Yep, Dennis has continued his early morning walks on Monday through Friday, as he has done for years and years. He loves being in the fresh air, alone, at sunrise. It is his special time. Every morning, he chooses another route and explores--sometimes staying within the city, but usually following roads and trails up into the forest surrounding the city. He always tells me the general area where he'll be walking, just in case . . . When he comes home, he opens the door, and shouts "BOM DIA!" (Good Morning!"). Don't worry, people. Senior missionaries can pretty much do what they feel is best for them -- at least here, and since we're the ONLY senior couple in the Curitiba Mission. While he is walking, I am usually at the computer or getting ready for the day. Our plan is that some day, on a "P-Day" ;) I'll go with him, so he can show me some of his favorite places. It might be a while before I'm ready for that, since no matter which direction we go, it will be UP! STEEP is not my favorite thing. Below are some of the random views he has found above the city. It is winter here from June through August, so fog is what we have almost every morning.
We have been teaching Paulo, a 6 yr. old non-verbal Downs syndrome boy for several weeks. He is learning signs so fast, and is starting to imitate [p, b, m]'s. Dennis translates for me when I need help. Paulo's 15 yr. old sister Larisa is his main caretaker, is such a good "mother" for him. She is an incredible, beautiful young lady! Their mother died recently of cancer; their father lives nearby, but does not help take care of the four children. The 19 yr. old sister Daniela works long hours for their support and takes classes at night, and 8 yr. old William often comes with Larisa for church, lessons and activities. On July 6, Larissa was baptized in Guarituba, "our" ward, which is 25 miles away. Her aunt and sister objected, but her father (legally responsible) gave permission. We were able to hitch a ride to attend and help with Paulo during the baptism. Dennis was asked on the spot to give a talk about the first four principles of the Gospel. He did a really good job. Afterward, we and the Elders went to the Rau's home (Grupo Leader's family) for Almoço (lunch). They live up in the hills about 15-20 miles from our Bocaiúva. Their house is surrounded by huge chickens and puppies. We had a wonderful meal in their small kitchen with cement walls.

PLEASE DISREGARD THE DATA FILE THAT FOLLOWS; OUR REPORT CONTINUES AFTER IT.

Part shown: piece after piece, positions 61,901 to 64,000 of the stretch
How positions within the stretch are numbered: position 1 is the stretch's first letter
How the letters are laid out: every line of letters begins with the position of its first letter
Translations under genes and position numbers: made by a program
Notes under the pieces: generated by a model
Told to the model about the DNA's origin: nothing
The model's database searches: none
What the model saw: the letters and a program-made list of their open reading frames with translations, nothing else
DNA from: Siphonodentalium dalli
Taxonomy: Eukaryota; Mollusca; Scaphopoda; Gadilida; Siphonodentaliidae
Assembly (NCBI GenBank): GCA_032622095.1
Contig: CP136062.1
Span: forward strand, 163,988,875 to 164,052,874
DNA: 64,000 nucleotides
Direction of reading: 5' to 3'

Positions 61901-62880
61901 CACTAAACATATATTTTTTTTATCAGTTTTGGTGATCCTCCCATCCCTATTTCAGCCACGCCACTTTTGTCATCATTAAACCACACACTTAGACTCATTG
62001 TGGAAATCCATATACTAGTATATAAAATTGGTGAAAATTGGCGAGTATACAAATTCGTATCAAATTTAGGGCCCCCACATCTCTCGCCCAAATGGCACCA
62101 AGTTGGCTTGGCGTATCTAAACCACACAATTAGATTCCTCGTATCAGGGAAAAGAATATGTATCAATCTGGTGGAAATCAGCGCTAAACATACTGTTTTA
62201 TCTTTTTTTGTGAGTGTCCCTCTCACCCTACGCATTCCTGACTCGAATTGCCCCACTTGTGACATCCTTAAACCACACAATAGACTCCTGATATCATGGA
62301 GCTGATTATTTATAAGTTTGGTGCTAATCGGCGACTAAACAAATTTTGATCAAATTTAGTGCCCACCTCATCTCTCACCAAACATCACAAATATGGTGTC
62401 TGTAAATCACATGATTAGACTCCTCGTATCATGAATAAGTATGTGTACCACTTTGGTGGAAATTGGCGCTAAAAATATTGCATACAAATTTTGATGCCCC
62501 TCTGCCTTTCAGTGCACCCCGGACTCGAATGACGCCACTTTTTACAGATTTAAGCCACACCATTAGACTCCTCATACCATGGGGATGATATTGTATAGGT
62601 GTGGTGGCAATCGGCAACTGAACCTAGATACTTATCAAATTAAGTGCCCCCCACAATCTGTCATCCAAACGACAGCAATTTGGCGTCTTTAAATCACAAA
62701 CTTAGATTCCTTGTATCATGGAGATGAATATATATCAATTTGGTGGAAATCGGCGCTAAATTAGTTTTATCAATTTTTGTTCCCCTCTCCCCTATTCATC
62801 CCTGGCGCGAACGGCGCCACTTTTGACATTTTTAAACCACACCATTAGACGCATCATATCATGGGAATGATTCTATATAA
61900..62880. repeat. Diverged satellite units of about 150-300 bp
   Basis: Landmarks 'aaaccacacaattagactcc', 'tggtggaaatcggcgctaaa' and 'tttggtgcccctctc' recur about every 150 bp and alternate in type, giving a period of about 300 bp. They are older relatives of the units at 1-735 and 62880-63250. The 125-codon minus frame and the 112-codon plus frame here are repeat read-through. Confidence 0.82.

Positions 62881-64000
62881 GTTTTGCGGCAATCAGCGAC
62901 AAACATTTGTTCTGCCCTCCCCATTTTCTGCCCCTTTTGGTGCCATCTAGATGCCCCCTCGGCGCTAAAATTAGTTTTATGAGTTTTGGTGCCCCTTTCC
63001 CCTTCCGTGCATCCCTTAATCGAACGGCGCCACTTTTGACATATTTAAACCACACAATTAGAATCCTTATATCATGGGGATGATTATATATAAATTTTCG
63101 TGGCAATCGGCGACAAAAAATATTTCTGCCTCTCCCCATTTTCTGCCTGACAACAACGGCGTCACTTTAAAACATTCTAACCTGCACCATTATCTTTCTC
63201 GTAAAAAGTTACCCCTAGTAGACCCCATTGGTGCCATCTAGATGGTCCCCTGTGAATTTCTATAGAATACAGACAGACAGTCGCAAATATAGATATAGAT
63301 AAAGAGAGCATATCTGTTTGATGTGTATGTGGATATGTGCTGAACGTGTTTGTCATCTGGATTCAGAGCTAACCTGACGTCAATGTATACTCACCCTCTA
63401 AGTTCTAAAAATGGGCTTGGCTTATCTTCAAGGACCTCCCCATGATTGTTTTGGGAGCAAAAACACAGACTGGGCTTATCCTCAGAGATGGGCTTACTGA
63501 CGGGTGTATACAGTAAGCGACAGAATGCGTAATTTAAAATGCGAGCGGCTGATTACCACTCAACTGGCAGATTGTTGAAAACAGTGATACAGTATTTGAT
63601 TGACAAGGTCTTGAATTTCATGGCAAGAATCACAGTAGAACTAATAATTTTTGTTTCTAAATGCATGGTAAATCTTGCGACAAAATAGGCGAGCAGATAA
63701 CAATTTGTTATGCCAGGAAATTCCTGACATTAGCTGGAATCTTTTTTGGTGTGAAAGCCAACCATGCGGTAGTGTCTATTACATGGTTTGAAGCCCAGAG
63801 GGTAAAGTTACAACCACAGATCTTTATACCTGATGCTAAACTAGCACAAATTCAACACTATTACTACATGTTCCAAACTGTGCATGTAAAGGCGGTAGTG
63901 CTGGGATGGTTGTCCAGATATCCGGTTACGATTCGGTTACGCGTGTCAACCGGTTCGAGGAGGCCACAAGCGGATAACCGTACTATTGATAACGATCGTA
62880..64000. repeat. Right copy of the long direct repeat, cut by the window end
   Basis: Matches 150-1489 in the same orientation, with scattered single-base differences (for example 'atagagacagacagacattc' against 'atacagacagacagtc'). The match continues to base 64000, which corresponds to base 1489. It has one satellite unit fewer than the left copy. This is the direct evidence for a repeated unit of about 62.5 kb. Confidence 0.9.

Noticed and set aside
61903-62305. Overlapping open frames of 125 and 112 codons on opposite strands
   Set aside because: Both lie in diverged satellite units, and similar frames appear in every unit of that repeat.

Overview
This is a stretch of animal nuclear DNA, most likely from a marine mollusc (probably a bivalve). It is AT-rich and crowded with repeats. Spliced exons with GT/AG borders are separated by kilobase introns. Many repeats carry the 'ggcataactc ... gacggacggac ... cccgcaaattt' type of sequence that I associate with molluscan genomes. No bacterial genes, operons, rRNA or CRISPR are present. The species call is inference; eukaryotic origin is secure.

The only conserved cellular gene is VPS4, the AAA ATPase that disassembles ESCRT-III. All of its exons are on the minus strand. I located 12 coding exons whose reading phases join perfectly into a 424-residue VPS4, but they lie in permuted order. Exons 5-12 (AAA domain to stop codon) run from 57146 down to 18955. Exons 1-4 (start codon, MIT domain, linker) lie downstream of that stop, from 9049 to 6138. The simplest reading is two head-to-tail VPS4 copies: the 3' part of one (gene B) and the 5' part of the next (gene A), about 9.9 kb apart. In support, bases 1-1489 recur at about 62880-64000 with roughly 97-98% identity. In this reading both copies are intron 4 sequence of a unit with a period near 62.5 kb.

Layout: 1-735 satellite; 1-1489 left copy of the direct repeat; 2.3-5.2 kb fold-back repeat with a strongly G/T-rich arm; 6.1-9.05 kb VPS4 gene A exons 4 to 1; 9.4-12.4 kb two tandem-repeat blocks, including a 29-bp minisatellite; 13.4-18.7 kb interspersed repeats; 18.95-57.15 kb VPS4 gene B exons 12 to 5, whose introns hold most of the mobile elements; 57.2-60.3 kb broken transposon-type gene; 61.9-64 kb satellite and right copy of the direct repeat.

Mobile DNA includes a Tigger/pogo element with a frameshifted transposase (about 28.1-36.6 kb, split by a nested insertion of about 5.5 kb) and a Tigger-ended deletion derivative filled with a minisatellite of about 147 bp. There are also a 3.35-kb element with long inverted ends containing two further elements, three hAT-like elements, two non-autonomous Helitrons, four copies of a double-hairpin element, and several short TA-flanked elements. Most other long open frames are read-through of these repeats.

Three weeks ago, Elders Ramos and A. Silva were transferred, and we received two Americans: Elder Christensen from Colorado (new district leader) and Elder Cortez from California. We enjoy being with them, and they take good care of us. They work hard, putting in l-o-n-g hours, mostly tracting, follow-up contacting, teaching. Here are pictures of the Elders and of yesterday's meal of Mexican food: Nachos, enchiladas, Spanish rice, refried beans, green salad, cereal bar (no Rice Crispies) and fruit salad. The Elders are excited to eat favorite foods from the States, other places.